Washington, D.C.-based luxury residential developer Brook Rose and a local partner are near the finish line for a proposed memory care facility in Winter Park after two years of negotiations with the city, and have yet to sign a builder or lender for the estimated $15 million-to-$20 million project.
Dubbed "Villa Tuscany," the Mediterranean-style facility would be located on 3.77 acres (2.09 acres developable) at 1298 Howell Branch Road, between the intersections with Temple Trail and Temple Drive just east of the Howell Branch Preserve Park.
The developer is seeking conditional use approval to build a two-story, 29,801-square-foot with 49 beds, a footprint that's been reduced significantly since its original proposal in late March 2016, and a revision in October 2016 that stood at three stories. The project now goes before the City Commission on Oct. 9.
City staff are recommending approval, which includes a mediated settlement agreement that the developer and city worked through in recent months.
Commissioners had denied Rose and Winter Park-based investor Ervin Hechavarria's previous plans for a three-story building back in late March, for what were inconsistencies with part of the Comprehensive Plan involving building size, floor area ratio, and parking incompliance with the lakefront setback.
But the developers argued that commissioners denied their use request despite approval recommendations by city staff and the Planning and Zoning Board. They also disagreed with how a certain height restriction in the Comp Plan policy was cited as grounds for denial.
So they exercised their right, by Florida statute, to force a mediation process with the city in April, with the help of local attorneys at Lowndes, Drosdick, Doster, Kantor & Reed, P.A.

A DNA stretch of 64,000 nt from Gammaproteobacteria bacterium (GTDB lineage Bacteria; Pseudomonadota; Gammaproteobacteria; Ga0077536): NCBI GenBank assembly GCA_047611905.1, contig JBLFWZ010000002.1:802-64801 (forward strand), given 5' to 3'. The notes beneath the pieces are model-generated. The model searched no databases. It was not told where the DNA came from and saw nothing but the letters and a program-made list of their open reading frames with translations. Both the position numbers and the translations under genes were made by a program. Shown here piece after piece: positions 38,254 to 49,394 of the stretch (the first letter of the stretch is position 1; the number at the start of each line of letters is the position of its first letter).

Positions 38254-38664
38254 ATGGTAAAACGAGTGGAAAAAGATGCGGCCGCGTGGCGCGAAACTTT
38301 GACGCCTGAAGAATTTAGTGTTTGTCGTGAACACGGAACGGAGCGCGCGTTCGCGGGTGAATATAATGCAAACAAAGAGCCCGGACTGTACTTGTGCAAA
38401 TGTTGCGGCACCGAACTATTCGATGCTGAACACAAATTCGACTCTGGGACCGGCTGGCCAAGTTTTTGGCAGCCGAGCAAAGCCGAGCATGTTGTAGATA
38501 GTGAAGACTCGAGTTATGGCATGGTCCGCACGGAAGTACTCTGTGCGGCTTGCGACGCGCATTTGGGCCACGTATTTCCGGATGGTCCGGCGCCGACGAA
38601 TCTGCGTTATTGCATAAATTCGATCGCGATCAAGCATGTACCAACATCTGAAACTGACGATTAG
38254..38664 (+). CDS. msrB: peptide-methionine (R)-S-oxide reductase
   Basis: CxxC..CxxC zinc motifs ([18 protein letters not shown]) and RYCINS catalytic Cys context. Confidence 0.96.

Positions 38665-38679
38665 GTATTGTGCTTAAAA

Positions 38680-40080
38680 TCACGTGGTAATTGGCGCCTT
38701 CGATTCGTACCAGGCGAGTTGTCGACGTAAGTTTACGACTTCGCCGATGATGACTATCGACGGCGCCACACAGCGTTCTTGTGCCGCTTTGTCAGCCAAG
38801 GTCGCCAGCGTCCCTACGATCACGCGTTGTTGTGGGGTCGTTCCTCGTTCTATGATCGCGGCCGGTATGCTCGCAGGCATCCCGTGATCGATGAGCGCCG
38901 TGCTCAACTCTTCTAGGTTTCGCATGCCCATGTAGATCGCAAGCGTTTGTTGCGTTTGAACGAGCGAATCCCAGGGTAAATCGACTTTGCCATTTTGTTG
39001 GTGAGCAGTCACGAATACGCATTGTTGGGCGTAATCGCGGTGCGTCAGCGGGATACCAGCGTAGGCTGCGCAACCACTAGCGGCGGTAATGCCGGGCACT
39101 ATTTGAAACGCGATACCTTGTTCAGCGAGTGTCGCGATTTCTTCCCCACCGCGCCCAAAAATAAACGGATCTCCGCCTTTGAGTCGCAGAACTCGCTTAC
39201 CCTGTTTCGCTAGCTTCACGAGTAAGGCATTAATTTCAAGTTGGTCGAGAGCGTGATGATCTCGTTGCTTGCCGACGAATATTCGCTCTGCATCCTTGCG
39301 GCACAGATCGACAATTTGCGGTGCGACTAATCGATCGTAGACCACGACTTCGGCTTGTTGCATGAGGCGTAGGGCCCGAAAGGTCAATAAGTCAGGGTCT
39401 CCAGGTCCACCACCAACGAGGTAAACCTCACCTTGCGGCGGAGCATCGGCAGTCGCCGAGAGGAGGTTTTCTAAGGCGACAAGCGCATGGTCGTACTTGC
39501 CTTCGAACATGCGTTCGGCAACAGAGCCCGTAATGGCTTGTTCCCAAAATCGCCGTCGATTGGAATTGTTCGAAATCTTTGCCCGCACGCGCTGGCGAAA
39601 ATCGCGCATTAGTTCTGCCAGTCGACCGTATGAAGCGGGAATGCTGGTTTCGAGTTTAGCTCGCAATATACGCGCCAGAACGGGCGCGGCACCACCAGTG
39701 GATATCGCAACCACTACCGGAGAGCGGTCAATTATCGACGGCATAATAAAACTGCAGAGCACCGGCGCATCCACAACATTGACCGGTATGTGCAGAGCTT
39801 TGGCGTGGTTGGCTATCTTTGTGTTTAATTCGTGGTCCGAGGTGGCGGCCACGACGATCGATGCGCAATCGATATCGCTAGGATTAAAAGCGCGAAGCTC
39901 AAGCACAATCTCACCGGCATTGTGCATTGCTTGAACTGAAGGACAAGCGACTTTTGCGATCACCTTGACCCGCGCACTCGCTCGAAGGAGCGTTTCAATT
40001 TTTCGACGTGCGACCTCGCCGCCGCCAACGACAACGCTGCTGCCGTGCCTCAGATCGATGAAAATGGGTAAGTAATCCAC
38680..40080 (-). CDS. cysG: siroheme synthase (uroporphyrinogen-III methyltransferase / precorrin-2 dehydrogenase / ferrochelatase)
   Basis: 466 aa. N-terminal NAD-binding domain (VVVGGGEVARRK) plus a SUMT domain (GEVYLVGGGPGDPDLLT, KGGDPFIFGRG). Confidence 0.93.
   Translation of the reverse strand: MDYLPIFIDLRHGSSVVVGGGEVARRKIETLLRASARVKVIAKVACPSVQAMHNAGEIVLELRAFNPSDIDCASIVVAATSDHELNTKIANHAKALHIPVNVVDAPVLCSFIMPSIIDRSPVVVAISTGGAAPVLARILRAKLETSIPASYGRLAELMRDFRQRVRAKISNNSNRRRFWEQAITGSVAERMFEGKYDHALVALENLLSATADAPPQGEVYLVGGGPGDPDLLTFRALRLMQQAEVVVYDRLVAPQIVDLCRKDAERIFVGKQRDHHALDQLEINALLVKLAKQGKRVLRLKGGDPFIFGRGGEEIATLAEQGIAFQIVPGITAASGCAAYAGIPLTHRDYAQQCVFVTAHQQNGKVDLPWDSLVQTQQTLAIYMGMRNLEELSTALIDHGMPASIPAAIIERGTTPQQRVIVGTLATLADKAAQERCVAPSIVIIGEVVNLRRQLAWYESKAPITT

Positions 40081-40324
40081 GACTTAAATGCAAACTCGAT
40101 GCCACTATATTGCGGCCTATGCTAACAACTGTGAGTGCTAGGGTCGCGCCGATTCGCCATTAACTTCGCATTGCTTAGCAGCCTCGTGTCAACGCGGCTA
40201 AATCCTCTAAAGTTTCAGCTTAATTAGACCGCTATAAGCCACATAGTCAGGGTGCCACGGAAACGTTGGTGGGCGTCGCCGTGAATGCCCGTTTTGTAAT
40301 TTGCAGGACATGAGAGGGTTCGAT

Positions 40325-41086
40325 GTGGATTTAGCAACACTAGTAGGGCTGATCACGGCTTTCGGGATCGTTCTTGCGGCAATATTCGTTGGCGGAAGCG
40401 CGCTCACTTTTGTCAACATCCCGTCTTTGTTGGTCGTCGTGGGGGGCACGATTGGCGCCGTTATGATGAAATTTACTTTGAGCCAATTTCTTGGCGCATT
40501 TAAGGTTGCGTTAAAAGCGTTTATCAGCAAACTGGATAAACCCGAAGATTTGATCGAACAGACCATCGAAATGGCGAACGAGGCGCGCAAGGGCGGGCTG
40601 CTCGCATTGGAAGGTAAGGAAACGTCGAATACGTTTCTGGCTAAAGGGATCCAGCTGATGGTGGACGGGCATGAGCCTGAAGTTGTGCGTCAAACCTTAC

"I've owned an assisted living facility in Winter Park for 20 years, and I know this is something the community needs and is very much appropriate for the site," Rose told GrowthSpotter on Wednesday. He developed the 20-bed assisted living facility Alabama Oaks of Winter Park.
"I understand some of the initial resistance, but we've really taken steps to change our plans and address community concerns," he continued. "It's nice when a facility like this is close to families, it creates better care for the residents. This location can do that for the communities of Winter Park and Maitland."
The settlement agreement requires the applicant to reduce the overall building size, and by extension the visual impact on nearby homes. The building's proposed height is now a maximum 31 feet, instead of 35 feet as previously proposed.
To the site's north and east are commercial properties, and to the south and west are single-family residential. More than a dozen letters from residents opposing the project have been sent to city officials leading up to the Oct. 9 hearing.
"What was instrumental was the new architect we brought on, Bessolo Design Group, which specializes in assisted living and memory care," Hechavarria said. Baker Barrios had designed previous versions of the project.
"(Bessolo's) knowledge base in the area led them to design a completely different building that was within the scope of what we mediated with the city," he continued. "This allows us to still produce a very financially rewarding endeavor."
Rose, Hechavarria and New York-based hedge fund manager Gabriel de Jesus are investment partners supplying equity for the project. They'll be seeking a construction loan near 55 percent loan-to-cost, and have negotiated with Harbor Community Bank thus far but have yet to sign, Hechavarria said.
Tampa-based ARCO Murray has worked with the developers over the past year on construction cost estimates, but the group has yet to sign a general contractor.
If approved by Winter Park commissioners through two readings in October, the production and review of construction plans would likely carry into April 2018 or further before groundbreaking could occur, Hechavarria said. Their team will eventually self-manage the property.
The group's affiliate Villa Tuscany Holdings LLC paid $650,000 for the property in November 2016, buying from an affiliate of Winter Park-based attorney and engineer Bernard J. Martin III, who previously paid $300,000 in June 2003.